Speaking of the Norris Trophy, Penguins defenseman Kris Letang, selected as a finalist for the award this season, has gone from a dominant player in the first two rounds to one of the team's most disappointing players in the East Final.

Letang has been scoreless in two straight games for the first time in this year's playoffs. He also has a minus-five rating against the Bruins thus far. As TSN points out, Letang has been on the ice for a lot of Pittsburgh's goals against in the postseason.

Defensive breakdowns have been a common occurrence in this series for the Penguins, and against a four-line team like the Bruins, these mistakes will continue to hurt Pittsburgh. Letang has been involved in quite a few of these breakdowns, including Krejci's second goal in Game 1 when he interfered with his own goalie and Nathan Horton's goal in Game 2 when he failed to clear the puck.

Letang and Matt Niskanen, who are the Penguins' top two blueliners, failed to record a single hit despite getting 23:06 and 17:07 of ice time in Game 2, respectively. The struggles of Crosby and Malkin will dominate headlines, but the lackluster performance from Letang is really hurting the Penguins. As the team's No. 1 defenseman, zero points and awful defense in two games is unacceptable for a player of his caliber.

Pittsburgh's power play has also been ineffective versus Boston, which is a bit surprising since the Penguins led the playoffs in goals scored with the man advantage (13) entering this series. The Bruins are blocking shots, breaking up passes with active sticks and playing aggressively on the penalty kill, which has resulted in the Penguins failing to capitalize on all six of their power-play chances in the East Final.

As for the goaltending situation, Bylsma decided to pull starter Tomas Vokoun in Game 2 when the Bruins took a 3-0 lead 16:31 into the first period. Franchise netminder Marc-Andre Fleury, who Bylsma benched after his struggles in the first round, gave up a confidence-deflating goal when he failed to stop a Brad Marchand shot high on the glove side just seconds after the Penguins got some momentum from a Brandon Sutter goal.

Vokoun should not have been pulled because the team's defense was the primary reason why it trailed 3-0. He deserves to start Game 3, especially after his defensemen gave him absolutely no help in Game 2.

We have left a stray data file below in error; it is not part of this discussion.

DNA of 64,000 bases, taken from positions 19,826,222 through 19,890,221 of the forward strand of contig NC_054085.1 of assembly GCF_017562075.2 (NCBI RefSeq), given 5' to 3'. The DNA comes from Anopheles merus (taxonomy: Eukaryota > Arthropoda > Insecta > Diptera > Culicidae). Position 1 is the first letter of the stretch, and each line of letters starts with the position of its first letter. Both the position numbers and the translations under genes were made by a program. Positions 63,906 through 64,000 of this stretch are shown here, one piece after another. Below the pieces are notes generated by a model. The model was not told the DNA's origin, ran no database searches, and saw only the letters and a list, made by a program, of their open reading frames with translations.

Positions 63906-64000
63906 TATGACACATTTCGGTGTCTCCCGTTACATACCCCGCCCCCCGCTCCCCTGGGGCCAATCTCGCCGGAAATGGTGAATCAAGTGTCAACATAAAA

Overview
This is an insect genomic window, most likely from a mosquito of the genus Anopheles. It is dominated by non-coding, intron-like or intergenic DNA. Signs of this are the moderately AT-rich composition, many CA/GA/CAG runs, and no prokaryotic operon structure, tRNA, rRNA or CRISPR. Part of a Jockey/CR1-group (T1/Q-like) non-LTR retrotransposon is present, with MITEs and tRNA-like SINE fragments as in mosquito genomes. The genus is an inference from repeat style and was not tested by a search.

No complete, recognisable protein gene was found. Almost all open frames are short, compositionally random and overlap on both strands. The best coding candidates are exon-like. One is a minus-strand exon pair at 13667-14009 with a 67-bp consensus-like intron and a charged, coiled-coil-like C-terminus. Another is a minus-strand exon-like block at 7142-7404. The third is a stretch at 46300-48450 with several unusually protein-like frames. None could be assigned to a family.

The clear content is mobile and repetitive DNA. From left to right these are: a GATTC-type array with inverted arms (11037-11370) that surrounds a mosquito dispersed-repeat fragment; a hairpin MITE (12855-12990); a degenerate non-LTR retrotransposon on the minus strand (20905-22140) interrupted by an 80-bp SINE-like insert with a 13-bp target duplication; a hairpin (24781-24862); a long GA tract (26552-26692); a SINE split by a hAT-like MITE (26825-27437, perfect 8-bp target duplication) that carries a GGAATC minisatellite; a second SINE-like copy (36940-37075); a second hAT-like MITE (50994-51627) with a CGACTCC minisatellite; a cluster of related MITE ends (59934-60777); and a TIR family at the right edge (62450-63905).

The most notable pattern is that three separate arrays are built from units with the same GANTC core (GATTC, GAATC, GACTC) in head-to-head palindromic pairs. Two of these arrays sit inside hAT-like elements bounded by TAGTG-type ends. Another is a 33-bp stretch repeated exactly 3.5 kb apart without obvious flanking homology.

The Bruins beat the Penguins at their own game on Monday. Boston controlled possession of the puck, capitalized on scoring chances, dominated the neutral zone and played with great speed and energy.

This is a Pittsburgh team with a wealth of Stanley Cup-winning experience and more skill than every team remaining in the playoffs. However, the major surprise isn't that the Penguins are down 2-0, because in all fairness, the Bruins are an elite team and capable of beating quality opponents on the road.

The main problem for Pittsburgh is the way that it has lost the first two games. Very rarely do we see the Penguins play with so much impatience when handling the puck, in addition to the team's best players making no impact offensively.

For a well-coached team with a roster mostly made up of veteran players, the Penguins' 0-2 series deficit and inability to protect home ice has been quite surprising.

The Bruins are playing their best hockey of the season and will have a maximum of five opportunities to win two more games against the Penguins and reach the Stanley Cup Final, with three of those games scheduled to be played on home ice.

For Penguins fans who like to remain positive after losses, their team did lead the East in road wins during the regular season, but its chances of winning Game 3 and Game 4 in Boston are slim judging by Monday's performance.

Unless the Penguins greatly improve at both ends of the ice, Boston will push them to the brink of elimination with a Game 3 victory. This improvement has to start with a better performance from Crosby and the rest of Pittsburgh's superstar players who understand what it takes to win in the playoffs.

We will learn a lot about this Penguins team at TD Garden on Wednesday in its first must-win game of 2013.


Nicholas Goss is an NHL Lead Writer at Bleacher Report. Nick was a credentialed reporter at the 2011 Stanley Cup Final and 2012 NHL playoffs, and he is also a credentialed writer at the 2013 NHL playoffs in Boston.